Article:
Use this URL to cite or link to this record in EThOS: http://ethos.bl.uk/OrderDetails.do?uin=uk.bl.ethos.626195
Title: Analogue to digital converter design in CMOS technology for low power applications
Author: Faiq, T.
Awarding Body: University College London (University of London)
Current Institution: University College London (University of London)
Date of Award: 2013
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Abstract:
Miniaturization of integrated circuits (IC) has allowed very large scale integration (VLSI) of circuits. This has allowed personal communication devices to perform higher levels of data acquisition with faster speed. Due to robustness of digital systems most of the processing in ICs are digital. Therefore, the technology has been optimized for digital circuits. Still a small but very important part of these systems are analogue and it is very difficult to justify the modification of technology for analogue circuits. One of the most important analogue systems in these ICs are analogue to digital converters (ADC) which are implemented by switched capacitor (S/C) circuits. Fundamentally, the power consumption of S/C circuits increase as the power supply is reduced. Thus, reduced supply voltage tends to increase analogue circuit complexity and power consumption. This work focuses on development of digital calibration technique that allows the use of imprecise analogue circuits in order to reduce power consumption. The followings are achieved in the course of this research. An alternative background digital calibration technique that is based on deterministic error measurement. The technique can correct for capacitor mismatch and gain error due to insufficient op-amp DC gain. A system level simulation of the ADC have shown 15 dB signal-to-noise-plus-distortion-ratio (SNDR) and 31 dB spurious-free-dynamic-range (SFDR) improvement over a non-calibrated 12-bit ADC at 20 Ms/s. It also achieved an improvement of 4 LSB in INL and 0.6 LSB in DNL, respectively. A 12-bit 20 Ms/s 3.3 V pipeline ADC with the background digital calibration in 0.35 μm CMOS technology was designed and fabricated. However, primarily due to layout issues and to some extent due to equipment limitations the measured results showed only marginal improvement. A 10-bit 500 ks/s 5 V fully differential successive approximation ADC with a variable input range between 2-5 V in 0.35 μm CMOS technology with 1.5 mW power consumption designed and fabricated. This ADC can be used in moderate performance applications (resolution and speed), such as bio- impedance measurement.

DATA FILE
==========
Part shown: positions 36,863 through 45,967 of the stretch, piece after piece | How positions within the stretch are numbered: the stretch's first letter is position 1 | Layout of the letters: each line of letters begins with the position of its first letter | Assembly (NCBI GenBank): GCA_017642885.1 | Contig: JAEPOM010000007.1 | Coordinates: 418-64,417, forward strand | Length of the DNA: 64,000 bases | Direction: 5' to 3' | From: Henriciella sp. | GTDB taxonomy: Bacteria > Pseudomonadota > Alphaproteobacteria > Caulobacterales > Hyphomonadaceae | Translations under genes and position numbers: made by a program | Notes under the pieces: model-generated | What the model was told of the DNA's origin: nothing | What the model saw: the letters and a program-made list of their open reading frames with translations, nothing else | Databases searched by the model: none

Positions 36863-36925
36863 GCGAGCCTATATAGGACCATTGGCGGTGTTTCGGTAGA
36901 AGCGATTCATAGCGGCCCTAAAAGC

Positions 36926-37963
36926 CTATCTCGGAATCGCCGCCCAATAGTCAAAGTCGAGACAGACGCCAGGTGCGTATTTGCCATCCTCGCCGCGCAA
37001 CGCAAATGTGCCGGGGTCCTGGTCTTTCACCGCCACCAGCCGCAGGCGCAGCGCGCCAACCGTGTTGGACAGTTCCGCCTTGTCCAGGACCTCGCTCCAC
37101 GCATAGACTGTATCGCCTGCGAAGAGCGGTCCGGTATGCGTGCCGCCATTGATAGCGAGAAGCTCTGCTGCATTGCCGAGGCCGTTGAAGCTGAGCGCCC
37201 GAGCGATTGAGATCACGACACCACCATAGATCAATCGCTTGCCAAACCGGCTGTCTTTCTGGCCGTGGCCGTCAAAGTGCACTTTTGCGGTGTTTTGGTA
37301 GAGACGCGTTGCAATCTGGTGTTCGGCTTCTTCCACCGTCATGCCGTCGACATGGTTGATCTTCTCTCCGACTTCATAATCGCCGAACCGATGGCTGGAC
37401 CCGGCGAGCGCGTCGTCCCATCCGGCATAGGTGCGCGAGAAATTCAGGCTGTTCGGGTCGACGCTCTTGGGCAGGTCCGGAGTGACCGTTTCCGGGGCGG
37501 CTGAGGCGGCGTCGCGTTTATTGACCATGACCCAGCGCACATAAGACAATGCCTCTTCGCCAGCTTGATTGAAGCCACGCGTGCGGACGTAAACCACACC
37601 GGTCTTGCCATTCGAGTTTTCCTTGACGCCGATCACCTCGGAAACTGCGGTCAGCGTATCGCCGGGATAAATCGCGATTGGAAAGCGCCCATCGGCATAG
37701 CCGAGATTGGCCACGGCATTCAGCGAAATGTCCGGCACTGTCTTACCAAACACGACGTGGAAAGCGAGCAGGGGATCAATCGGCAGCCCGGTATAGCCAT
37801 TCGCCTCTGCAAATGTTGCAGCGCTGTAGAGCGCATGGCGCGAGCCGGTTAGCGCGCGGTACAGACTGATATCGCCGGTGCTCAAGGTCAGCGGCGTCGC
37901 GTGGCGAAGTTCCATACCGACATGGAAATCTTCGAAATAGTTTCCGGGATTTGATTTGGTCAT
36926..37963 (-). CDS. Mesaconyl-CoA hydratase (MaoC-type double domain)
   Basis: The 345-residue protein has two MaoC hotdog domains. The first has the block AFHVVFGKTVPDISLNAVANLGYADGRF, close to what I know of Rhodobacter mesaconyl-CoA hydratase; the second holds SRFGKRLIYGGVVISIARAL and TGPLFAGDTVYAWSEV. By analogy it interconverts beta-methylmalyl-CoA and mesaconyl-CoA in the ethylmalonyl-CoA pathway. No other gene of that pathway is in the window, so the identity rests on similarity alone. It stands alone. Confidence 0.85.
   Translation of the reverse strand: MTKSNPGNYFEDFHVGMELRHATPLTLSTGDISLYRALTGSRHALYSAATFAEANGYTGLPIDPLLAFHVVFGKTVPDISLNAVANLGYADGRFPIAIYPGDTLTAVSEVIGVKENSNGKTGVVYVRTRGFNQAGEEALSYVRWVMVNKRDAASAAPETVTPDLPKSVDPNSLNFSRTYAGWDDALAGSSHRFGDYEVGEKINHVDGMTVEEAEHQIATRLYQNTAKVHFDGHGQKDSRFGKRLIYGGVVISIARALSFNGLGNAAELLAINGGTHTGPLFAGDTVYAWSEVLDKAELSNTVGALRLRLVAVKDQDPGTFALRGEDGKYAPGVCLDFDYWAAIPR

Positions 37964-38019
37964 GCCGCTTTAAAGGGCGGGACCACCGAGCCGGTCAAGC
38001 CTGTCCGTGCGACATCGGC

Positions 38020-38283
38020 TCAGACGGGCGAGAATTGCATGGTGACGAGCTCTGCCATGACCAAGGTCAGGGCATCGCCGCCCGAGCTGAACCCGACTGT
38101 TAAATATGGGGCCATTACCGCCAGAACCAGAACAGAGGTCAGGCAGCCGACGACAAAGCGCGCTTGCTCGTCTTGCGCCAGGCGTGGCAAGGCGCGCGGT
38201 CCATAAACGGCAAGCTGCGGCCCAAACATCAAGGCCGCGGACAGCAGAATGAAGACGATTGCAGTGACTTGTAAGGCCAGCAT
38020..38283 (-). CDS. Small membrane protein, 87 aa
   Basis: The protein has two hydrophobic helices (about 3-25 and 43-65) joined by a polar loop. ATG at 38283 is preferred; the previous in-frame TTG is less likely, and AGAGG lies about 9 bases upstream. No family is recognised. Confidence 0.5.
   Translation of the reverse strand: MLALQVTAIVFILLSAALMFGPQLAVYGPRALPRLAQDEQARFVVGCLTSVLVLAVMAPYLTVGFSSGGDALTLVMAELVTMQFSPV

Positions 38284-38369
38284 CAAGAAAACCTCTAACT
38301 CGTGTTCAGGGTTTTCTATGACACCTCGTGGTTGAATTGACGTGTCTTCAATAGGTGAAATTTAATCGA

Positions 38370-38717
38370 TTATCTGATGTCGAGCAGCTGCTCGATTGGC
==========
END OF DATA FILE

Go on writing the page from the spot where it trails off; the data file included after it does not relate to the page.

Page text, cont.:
Supervisor: Not available Sponsor: Not available
Qualification Name: Thesis (Ph.D.) Qualification Level: Doctoral
EThOS ID: uk.bl.ethos.626195  DOI: Not available
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